JOHANNESBURG, South Africa – The United States maintained its hopes of advancing to the next round of the soccer World Cup Friday when it tied 2-2 against Slovenia in a hotly fought match at Johannesburg’s Ellis Park stadium.
The most controversial move was the referee's decision to disallow a third U.S. goal for reasons that have not been fully explained.
The draw leaves Slovenia temporarily at the top of Group C with four points while the U.S. is second with two points. Later today England will face Algeria in Cape Town. This leaves the U.S. in a rather favorable position as it will face Algeria, supposedly the weakest team in the group, in Pretoria on Wednesday.
The game was one of two halves with Slovenia’s fast passing game leading to a two-goal lead at halftime. In the second half, the U.S.’s relentless pressure finally paid off, and the U.S. capitalized on Slovenia’s defensive lapses to level the match 10 minutes before the end.
“My guess is that there are not many teams in this tournament that could have done what we did,” said Landon Donovan, who scored the first U.S. goal. “And that’s what the American spirit is about.”
The U.S. makes a nasty habit of conceding goals early and did so again Friday as Slovenia midfielder Valter Birsa’s shot passed over U.S. goalkeeper Tim Howard’s head before dipping into the net in the 13th minute. The U.S. reacted by creating several scoring chances later in the half but did not capitalize on them. Then, on a roundly executed counterattack just before halftime, Slovenia scored again on forward Zlatan Ljubijankic’s clinical finish.
U.S. coach Bob Bradley’s two substitutions at halftime seemed to energize the U.S. squad, and just three minutes in Donovan scored a deft goal to make it 2-1. Bradley’s own son, defensive midfielder Michael, completed the remarkable comeback with a powerful shot into the top of the net.
The U.S. could even have escaped with a victory, but referee Koman Coulibaly of Mali disallowed an American goal in the dying minutes under uncertain circumstances. The questionable call left many American fans wondering what the U.S. had done against Mali.
The tie is a good result for Slovenia against a better-ranked opponent, but the evolution of the score left Slovenia’s coach Matjaz Kek deeply disappointed.
“I am really proud of my squad, but there is some aftertaste of expectations not having been met,” he said.
In demographic terms, this Group C matchup had all the makings of a David vs. Goliath encounter. In the absence of China and India, the U.S. is the most populous nation at this year’s World Cup. Slovenia, with just 2 million people (or fewer than Houston, Texas), is the smallest.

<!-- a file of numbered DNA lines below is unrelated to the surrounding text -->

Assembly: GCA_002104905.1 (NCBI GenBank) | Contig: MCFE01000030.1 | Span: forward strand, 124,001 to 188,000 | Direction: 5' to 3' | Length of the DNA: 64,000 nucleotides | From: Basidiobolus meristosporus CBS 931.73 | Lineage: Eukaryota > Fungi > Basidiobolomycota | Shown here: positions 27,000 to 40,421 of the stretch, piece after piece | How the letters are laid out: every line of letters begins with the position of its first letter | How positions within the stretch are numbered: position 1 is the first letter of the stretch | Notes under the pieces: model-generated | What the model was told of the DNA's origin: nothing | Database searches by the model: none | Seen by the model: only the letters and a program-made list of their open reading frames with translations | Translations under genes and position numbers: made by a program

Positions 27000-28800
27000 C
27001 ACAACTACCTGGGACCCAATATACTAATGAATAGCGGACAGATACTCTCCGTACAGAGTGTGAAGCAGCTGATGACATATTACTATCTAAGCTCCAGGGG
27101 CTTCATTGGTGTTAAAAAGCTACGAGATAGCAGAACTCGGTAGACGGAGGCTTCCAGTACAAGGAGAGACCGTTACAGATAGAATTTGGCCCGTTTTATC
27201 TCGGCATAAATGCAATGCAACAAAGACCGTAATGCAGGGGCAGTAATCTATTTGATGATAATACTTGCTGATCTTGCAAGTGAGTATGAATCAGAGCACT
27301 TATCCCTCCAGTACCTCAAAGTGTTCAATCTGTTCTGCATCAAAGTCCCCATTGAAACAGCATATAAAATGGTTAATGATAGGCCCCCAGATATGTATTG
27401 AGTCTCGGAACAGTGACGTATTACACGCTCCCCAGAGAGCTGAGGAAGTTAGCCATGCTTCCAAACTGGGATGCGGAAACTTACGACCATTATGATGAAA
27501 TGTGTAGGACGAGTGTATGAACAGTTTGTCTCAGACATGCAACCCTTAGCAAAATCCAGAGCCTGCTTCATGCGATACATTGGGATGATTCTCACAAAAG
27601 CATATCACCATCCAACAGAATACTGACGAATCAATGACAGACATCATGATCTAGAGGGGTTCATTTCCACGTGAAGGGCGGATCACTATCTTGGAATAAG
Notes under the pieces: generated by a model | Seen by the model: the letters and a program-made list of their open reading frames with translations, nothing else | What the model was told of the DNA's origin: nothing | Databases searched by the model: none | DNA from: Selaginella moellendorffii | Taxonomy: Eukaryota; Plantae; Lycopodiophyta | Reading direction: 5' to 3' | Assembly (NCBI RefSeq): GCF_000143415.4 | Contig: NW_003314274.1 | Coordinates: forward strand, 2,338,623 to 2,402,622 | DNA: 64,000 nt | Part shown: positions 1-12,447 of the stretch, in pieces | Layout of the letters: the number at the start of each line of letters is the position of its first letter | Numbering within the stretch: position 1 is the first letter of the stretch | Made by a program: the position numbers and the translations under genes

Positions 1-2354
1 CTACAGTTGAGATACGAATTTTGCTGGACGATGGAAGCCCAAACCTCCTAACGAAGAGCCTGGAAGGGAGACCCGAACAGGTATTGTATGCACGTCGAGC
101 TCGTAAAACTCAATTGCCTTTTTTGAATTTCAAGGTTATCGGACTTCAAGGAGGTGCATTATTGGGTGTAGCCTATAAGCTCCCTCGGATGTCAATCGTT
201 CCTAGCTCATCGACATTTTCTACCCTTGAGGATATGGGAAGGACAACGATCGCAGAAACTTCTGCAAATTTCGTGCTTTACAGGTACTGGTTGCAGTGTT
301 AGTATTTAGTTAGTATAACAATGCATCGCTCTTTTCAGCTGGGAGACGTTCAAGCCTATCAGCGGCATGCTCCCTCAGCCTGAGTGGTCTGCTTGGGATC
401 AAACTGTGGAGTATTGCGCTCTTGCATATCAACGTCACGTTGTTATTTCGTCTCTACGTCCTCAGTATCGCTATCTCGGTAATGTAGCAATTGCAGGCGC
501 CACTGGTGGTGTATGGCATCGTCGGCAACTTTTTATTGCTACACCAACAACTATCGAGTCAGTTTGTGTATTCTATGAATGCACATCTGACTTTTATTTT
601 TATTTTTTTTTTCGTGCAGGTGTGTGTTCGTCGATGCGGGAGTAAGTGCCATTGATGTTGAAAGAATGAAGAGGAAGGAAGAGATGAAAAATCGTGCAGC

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But Slovenia has proved in the recent past that it is not afraid of punching above its weight. The tiny Alpine nation bested favorites Czech Republic and Poland in World Cup qualifying before edging out a skilled Russian team in a thrilling two-leg playoff to earn participation in only its second World Cup after a first appearance in 2002 in South Korea.
For the two squads, their second group stage match had long been marked as a pivotal one on their respective calendars. With one of the two top spots pretty much reserved for England and Algeria widely considered the weakest of the four teams, a victory for either the U.S. or Slovenia in their second game would go a long way toward securing qualification for the second round.
And expectations before Friday’s match were high on both sides.
Following its first-ever World Cup victory over Algeria on Sunday, Slovenia was brimming with confidence. Slovenia’s midfielder Andrej Komac said it in unusually unequivocal terms when he told reporters this week ahead of the U.S. game: “We are going to win this match.”
Ziga Kajfez, a 39-year-old travel agent from Ljubljana, Slovenia’s capital, said he and 600 other Slovenian supporters in town for the match expected no less than three points from their clash with the only remaining world superpower.
“If we beat Russia, why can’t we beat the United States,” he said.
Interest has been high back home, and “almost everybody” in Slovenia was expected to be in front of a TV screen come kickoff time, Kajfez said.
Independent only since 1991 when it broke off from war-torn Yugoslavia, Slovenia has struggled to establish a recognizable presence on the world stage. The extent of Slovenia’s public-relations problem was revealed in 1999 when then-Texas Gov. George W. Bush confused the country with Slovakia, another relatively recent central European country.
Since then, Slovenia, which boasts both Alpine and Mediterranean landscapes, has increasingly sought to market itself as a tourist destination, but it has counted first and foremost on its athletes to publicize the Slovenia brand. Over the past two decades, the country has collected numerous successes in alpine skiing and ski jumping and has sent several of its basketball players to the NBA. The national soccer team has done its part, too, with qualification to one European Championship and two World Cups. The recent triumph against Russia ranks as Slovenia soccer’s highest achievement.
Regardless of how the U.S. performs in this World Cup, the mood of the country is unlikely to be altered. Soccer is a minor sport and will remain so for years to come. But a good run in the World Cup will galvanize millions of television watching sports fans. Team U.S.A. continues to approach the World Cup with high hopes, which were only heightened after its opening draw against favorites England.
“I think we’ve got a shot at winning a group,” said David Rabin, a 26-year-old U.S. supporter from New York, before Friday’s game.